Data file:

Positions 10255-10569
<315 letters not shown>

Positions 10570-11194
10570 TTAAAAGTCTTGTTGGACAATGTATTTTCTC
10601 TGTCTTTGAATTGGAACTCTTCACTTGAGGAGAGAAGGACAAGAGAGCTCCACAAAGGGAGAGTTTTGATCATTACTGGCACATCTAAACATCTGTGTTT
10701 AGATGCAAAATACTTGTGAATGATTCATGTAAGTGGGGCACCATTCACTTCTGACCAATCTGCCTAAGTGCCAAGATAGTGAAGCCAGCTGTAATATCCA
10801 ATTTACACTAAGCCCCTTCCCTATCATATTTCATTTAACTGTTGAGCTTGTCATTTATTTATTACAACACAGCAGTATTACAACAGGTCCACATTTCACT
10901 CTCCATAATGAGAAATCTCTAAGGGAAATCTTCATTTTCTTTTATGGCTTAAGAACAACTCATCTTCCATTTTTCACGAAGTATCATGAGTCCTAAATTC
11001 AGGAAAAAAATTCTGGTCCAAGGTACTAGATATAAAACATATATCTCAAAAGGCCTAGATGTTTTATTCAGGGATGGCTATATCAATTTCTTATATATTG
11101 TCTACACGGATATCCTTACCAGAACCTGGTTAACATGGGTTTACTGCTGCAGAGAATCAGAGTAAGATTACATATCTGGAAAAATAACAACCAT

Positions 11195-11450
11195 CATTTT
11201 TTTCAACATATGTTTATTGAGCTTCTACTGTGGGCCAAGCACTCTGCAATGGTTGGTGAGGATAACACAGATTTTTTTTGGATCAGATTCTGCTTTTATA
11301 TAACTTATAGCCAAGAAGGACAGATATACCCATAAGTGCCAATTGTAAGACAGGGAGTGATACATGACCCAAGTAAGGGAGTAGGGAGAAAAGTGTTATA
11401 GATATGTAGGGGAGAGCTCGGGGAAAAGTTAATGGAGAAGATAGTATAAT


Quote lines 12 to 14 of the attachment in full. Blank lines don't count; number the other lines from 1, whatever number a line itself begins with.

11195 CATTTT
11201 TTTCAACATATGTTTATTGAGCTTCTACTGTGGGCCAAGCACTCTGCAATGGTTGGTGAGGATAACACAGATTTTTTTTGGATCAGATTCTGCTTTTATA
11301 TAACTTATAGCCAAGAAGGACAGATATACCCATAAGTGCCAATTGTAAGACAGGGAGTGATACATGACCCAAGTAAGGGAGTAGGGAGAAAAGTGTTATA